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Cortez Allen May Just Be My Sleeper Pick to Develop Into Bigtime Player for the Pittsburgh Steelers

He may not be Ike Taylor fast, but the prospect out of The Citadel may have what it takes to stick around in Pittsburgh.

Jason Bridge-USA TODAY Sports

First of all, let me apologize real quickly for the relatively low volume of posts, particularly from me, this past week. I'm busy with many things, the main one being trying to make some headway on this year's preseason publication about the Pittsburgh Steelers for Maple Street Press. It's coming along nicely and I'll fill you in on what to expect in this year's edition, but it sure is hard to squeeze in as much posting here as I'd like while I work through it, especially when there's not a whole lot to talk about to begin with right now while we wait for a June ruling on the frustrating lockout.Anyway, just a heads up about my whereabouts.

Prior to joining Ken Laird yesterday on his tremendous Steelers 365 podcast, I came across something he wrote about Cortez Allen, a cornerback out of The Citadel that Pittsburgh selected in the fourth round of this year's draft. Several things that stuck out to me from the post, including:

  • He's not Ike Taylor fast, but Allen's 4.45 40-yard dash time was a fraction better than Curtis Brown's (4.5).
  • His speed can be traced back to his days as a track standout during high school in Florida.
  • He didn't start playing football until his junior year, and did not play varsity ball until his senior season, which helps explain why Allen wound  up at The Citadel. Perhaps he had better options in terms of football opportunities and really wanted to attend the military school, but even if so, it's pretty impressive he wound up with a scholarship anywhere considering when he first started playing organized ball.

The most interesting part of Laird's post though was some interesting statistics he culled from Allen's career. Laird began by noting that, yes, Allen did have only five career interceptions in college, two of which he returned for TDs, but his cover ability is better reflected in the following stats:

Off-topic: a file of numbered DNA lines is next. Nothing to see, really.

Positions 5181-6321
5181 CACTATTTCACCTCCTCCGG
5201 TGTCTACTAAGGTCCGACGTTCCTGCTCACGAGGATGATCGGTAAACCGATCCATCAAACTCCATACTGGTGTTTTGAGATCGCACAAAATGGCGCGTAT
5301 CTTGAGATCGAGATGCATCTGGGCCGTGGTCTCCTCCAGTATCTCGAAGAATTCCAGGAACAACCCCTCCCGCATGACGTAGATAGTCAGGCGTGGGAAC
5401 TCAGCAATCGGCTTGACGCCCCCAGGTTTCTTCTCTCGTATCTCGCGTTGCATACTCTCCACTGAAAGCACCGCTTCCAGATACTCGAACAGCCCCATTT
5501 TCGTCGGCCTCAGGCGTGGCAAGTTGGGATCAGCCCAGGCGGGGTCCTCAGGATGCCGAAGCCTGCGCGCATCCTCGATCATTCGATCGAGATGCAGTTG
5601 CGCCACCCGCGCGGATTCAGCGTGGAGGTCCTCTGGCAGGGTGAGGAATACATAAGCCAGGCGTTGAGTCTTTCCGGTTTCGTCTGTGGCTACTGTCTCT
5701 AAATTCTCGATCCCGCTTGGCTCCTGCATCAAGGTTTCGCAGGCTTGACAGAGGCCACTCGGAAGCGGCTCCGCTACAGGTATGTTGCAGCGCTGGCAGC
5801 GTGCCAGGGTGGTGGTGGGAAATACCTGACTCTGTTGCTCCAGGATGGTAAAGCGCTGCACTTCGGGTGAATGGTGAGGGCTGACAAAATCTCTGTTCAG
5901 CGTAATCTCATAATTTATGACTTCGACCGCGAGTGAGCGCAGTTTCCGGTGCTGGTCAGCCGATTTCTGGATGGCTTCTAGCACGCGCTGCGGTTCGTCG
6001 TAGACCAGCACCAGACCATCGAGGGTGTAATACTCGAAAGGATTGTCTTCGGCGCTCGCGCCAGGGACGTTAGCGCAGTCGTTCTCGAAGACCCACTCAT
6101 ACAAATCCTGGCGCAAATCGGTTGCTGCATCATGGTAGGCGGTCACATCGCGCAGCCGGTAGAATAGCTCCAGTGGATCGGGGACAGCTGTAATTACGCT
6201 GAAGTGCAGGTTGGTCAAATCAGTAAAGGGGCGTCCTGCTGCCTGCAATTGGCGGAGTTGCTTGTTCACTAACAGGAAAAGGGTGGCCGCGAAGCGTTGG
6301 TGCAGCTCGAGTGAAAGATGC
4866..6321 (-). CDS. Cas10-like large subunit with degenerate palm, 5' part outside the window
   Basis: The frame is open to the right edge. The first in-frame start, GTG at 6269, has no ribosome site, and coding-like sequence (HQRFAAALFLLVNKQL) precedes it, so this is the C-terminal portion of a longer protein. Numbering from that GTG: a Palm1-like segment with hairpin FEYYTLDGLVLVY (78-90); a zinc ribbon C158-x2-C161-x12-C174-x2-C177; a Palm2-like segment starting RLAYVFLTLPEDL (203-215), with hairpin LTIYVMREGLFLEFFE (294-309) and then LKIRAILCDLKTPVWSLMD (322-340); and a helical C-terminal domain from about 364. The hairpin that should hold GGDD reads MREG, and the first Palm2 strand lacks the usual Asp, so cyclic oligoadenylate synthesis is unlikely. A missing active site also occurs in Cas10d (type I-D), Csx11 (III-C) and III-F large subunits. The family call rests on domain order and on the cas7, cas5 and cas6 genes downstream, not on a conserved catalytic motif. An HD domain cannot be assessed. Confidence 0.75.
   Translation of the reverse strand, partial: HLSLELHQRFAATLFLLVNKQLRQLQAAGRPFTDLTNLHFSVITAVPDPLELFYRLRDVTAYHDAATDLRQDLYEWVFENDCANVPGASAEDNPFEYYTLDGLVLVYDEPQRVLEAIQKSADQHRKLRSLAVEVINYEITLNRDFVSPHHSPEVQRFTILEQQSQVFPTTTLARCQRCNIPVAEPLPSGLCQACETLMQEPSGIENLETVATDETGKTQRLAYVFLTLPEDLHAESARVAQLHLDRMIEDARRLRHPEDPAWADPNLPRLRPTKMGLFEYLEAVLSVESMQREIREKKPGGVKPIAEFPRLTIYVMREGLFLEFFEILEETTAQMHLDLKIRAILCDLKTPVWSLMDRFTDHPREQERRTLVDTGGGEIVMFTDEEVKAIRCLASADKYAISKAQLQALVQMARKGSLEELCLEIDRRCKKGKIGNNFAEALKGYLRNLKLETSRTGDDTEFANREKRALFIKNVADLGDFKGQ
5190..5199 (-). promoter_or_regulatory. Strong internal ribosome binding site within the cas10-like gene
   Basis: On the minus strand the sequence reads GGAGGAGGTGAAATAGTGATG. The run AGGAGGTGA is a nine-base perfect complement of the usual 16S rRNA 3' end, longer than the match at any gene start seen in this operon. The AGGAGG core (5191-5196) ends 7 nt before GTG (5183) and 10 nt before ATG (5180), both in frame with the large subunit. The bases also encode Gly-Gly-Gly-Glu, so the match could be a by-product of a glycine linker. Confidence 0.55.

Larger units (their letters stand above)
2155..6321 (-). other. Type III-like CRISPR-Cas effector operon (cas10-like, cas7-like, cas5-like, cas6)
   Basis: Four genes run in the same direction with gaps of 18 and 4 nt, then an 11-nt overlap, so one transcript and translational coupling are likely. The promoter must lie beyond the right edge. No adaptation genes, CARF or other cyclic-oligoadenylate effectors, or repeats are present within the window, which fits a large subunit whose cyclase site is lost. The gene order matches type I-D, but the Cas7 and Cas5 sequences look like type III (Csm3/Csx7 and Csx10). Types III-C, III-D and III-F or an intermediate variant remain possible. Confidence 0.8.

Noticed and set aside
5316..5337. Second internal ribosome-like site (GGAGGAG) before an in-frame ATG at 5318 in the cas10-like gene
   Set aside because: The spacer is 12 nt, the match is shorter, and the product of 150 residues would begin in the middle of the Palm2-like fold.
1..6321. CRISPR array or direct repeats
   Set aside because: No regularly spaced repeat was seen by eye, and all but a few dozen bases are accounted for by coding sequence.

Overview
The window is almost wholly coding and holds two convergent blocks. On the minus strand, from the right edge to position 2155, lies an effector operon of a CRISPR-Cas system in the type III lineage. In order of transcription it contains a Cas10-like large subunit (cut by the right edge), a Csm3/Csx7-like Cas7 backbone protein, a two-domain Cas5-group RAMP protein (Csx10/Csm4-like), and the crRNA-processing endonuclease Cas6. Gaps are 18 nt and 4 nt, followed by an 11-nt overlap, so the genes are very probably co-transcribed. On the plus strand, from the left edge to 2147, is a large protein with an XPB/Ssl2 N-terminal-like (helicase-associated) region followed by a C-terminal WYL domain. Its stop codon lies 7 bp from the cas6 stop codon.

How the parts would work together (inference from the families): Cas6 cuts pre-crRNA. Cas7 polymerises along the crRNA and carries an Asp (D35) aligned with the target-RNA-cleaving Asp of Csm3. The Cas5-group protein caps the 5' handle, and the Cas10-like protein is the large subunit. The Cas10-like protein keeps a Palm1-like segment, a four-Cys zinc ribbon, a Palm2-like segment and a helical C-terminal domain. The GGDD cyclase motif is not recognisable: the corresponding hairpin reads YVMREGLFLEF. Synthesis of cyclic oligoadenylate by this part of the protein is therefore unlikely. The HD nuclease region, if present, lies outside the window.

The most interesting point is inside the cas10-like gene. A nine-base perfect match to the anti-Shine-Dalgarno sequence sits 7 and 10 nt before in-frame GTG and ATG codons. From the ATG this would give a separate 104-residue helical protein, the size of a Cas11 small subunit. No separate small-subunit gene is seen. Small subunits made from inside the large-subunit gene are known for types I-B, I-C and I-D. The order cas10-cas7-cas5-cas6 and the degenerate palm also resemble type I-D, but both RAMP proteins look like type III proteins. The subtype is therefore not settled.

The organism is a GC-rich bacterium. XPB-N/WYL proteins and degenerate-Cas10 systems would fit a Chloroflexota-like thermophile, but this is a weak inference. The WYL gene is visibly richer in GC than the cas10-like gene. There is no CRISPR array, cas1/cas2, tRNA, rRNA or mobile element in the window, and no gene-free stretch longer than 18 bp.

- 63 third down stops (58 vs. the pass) and 15 fourth down stops

- Just 69-of-197 passes (35%) and 3 TDs completed against him, with just 33 of those catches producing first downs

- Rerouting of his main coverage assignment on 102 of 128 incomplete pass attempts

- 13 of 28 starts where he did not give up a single reception

Laird also notes just how bad the rest of The Citadel's secondary was defending the pass, which also explains why he had limited opportunities to make plays and showcase his talents. A good read from Laird.

I was immediately intrigued by the young man when he was drafted on the third and final day of the 2011 NFL Draft, primarily because in addition to his solid measurables, I felt like he might have a much higher ceiling than people realize. You just don't have the same amount of time to devote to football at a program like The Citadel as you do at major D-1 schools where it's football all the time. Carnell Lake will inherit a young man with no trace of an ego who already knows the value of hard work. But I had yet to really research more about him and become familiar with his game and his personality. I still am curious and have more questions than answers, but after learning a little bit more about the job he did shutting down receivers in college makes me even more curious to see what kind of talent Cortez Allen may develop into in the NFL.

He's definitely one of many rookies that are being hurt most by the ongoing lockout, as this is the time when he'd be getting his first exposure to the intricacies of Dick LeBeau's defense. We'll see what happens this next few months, but the lockout could ultimately cripple his chances of making the roster this year. But in time, and perhaps as even as early as this year on special teams, I think Cortez Allen is going to endear himself to Steeler Nation with his contributions on Sundays.